Here are literary classics by such golf-loving writers as P. G. Wodehouse, Ring Lardner, and John Updike, mixed with surprises like an appearance by Ian Fleming’s James Bond and a little crime on the links from mystery master Ian Rankin. Humorists and sportswriters ranging from E. C. Bentley to Dan Jenkins and Rick Reilly weigh in as well, alongside a tale of romance on the greens from F. Scott Fitzgerald, a little-known gem by famous golf architect A. W. Tillinghast, and a story by Rex Lardner (Ring’s nephew) that just may be the single funniest thing ever written about golf. The resulting anthology is as enticing, provocative, and entertaining as the game of golf itself.
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From the Forward by Charles McGrath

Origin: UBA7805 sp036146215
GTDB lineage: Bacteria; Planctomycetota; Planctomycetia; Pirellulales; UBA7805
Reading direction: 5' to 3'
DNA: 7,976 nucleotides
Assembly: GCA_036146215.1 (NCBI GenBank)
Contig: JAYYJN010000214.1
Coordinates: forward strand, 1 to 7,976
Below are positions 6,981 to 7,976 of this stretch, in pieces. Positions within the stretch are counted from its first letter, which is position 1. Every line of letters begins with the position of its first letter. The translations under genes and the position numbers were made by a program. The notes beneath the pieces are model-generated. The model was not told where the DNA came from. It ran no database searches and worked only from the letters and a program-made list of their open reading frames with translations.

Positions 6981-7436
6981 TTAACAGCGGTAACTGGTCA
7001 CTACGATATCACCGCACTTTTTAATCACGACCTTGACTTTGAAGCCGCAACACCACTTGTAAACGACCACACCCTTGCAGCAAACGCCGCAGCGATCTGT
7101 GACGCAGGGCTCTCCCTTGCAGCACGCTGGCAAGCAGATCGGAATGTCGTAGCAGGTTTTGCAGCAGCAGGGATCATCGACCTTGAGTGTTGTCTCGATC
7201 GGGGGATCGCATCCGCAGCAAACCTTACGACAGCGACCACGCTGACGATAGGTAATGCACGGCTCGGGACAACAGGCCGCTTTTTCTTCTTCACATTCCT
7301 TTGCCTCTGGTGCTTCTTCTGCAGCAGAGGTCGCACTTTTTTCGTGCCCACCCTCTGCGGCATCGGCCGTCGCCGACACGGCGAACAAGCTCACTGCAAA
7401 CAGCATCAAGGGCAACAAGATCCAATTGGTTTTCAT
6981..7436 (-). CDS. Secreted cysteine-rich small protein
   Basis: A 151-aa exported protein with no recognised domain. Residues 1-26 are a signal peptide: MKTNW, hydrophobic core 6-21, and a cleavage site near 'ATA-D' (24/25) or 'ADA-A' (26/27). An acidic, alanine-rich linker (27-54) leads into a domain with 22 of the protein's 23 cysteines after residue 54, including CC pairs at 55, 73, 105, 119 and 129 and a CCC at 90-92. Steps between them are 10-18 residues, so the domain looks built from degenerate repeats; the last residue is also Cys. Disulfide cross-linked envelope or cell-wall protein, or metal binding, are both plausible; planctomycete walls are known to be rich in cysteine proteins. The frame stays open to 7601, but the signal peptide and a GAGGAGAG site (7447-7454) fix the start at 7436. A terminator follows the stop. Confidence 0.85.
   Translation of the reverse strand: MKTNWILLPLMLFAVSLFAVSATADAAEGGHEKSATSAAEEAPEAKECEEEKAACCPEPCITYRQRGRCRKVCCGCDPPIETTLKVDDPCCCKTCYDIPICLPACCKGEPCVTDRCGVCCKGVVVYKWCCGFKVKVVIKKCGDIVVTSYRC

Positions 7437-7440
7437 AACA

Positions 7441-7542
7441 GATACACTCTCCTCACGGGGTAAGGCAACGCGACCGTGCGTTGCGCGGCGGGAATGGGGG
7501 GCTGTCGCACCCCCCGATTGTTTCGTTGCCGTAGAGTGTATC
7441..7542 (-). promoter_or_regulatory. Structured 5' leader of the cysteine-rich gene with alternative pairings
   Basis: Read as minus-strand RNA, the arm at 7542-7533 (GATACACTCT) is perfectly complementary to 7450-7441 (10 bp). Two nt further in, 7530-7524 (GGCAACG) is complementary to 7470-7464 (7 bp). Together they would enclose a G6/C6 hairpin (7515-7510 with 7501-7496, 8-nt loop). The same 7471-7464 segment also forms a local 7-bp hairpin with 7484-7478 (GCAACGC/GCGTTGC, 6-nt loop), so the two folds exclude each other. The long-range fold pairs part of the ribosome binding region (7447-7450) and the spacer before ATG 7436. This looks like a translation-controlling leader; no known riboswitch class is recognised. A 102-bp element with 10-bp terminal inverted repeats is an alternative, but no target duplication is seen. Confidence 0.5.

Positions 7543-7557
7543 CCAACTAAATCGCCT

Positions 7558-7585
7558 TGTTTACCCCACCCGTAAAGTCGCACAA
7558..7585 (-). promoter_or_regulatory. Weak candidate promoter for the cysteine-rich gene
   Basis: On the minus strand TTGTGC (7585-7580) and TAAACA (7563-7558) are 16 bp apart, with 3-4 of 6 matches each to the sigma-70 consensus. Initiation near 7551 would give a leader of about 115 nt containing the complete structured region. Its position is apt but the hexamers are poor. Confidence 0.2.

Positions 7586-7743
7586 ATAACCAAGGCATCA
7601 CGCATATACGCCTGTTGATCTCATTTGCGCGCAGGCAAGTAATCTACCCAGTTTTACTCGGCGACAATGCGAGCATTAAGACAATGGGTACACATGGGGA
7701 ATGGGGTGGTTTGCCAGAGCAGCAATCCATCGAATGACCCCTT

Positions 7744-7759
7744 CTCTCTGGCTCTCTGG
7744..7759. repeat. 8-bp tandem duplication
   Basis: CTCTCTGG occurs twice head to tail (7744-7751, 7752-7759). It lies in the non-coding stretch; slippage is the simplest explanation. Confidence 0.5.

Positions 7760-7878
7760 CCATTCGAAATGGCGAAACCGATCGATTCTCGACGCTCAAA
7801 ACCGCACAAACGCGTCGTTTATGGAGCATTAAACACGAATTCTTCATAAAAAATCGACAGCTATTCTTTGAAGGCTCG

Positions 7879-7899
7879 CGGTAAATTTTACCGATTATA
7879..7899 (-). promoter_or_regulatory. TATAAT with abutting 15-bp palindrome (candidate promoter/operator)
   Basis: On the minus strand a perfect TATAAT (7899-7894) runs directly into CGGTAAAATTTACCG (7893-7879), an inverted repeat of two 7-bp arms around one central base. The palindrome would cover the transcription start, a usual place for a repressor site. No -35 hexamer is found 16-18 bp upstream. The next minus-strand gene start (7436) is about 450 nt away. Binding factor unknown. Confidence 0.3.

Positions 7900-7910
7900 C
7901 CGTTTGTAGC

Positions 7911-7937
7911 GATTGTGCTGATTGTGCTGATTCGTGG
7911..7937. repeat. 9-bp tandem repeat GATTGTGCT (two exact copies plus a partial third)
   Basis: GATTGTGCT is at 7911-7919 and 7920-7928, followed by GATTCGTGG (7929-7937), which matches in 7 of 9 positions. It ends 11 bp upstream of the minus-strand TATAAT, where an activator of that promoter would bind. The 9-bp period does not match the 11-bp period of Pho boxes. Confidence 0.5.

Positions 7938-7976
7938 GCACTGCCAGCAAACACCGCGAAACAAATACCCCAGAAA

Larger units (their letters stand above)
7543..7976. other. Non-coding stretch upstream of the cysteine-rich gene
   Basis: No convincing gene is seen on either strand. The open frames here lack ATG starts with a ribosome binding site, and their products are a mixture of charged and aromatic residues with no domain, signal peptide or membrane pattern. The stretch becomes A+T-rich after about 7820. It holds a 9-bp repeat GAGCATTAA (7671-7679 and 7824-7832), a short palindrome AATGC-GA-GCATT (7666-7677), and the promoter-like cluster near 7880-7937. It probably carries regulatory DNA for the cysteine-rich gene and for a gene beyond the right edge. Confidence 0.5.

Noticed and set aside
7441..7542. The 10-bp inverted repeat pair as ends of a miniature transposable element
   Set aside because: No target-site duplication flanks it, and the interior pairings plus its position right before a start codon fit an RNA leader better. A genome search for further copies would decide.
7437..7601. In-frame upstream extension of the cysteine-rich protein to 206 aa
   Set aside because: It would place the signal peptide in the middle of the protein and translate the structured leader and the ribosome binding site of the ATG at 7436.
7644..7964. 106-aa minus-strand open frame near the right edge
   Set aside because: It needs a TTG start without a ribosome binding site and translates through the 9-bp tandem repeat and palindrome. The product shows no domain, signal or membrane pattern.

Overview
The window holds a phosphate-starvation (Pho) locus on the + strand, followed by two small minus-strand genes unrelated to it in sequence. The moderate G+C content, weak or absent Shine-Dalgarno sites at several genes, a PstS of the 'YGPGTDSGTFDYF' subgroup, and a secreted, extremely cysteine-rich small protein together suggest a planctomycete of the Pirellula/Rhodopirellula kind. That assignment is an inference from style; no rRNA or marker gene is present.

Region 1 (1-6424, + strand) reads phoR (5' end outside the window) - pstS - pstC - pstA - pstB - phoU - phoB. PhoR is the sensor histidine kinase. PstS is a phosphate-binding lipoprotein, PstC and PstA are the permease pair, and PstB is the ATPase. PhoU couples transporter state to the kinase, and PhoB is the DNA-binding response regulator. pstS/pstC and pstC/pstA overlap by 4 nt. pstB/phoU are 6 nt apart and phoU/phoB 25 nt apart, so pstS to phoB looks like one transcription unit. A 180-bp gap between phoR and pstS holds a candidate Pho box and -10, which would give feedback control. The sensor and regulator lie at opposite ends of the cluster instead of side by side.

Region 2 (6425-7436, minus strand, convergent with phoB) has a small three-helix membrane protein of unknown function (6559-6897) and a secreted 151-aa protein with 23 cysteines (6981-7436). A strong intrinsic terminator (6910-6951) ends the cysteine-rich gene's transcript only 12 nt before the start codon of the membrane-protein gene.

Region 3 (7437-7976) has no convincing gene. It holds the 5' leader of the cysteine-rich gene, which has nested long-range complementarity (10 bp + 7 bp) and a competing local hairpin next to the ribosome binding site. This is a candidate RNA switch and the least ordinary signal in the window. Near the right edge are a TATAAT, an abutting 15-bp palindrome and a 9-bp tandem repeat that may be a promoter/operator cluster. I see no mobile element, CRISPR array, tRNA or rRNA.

George Plimpton used to invoke what he called the small-ball theory of sportswriting — the idea that the quality of the literature about a game is inversely proportional to the size of the ball it employs. This notion was always a little sketchy. Where are the great ping-pong writers, the classic works on marbles? And yet when it comes to fiction about sports there may be some truth here, for the golf ball, whether dimpled, feathery or guttie, has probably inspired more good short stories than any of the larger rounder things. A great majority of these stories are humorous, which seems a little counter-intuitive at first, because golf when you play it — or what I play, anyway — is not particularly funny at all. Tragic is more like it.
The other form that golf fiction seems to gravitate towards is mystery, and that seems more appropriate. To most of us the game is a puzzle we will never solve, and it's also not uncommon for a golfer to think a murderous thought or two. What recommends both genres — comedy and mystery — is that they offer resolution and impose a shapeliness and orderliness on a game that often seems so random and arbitrary and in which punishments are often cruelly out of whack with the mistake that incurs them.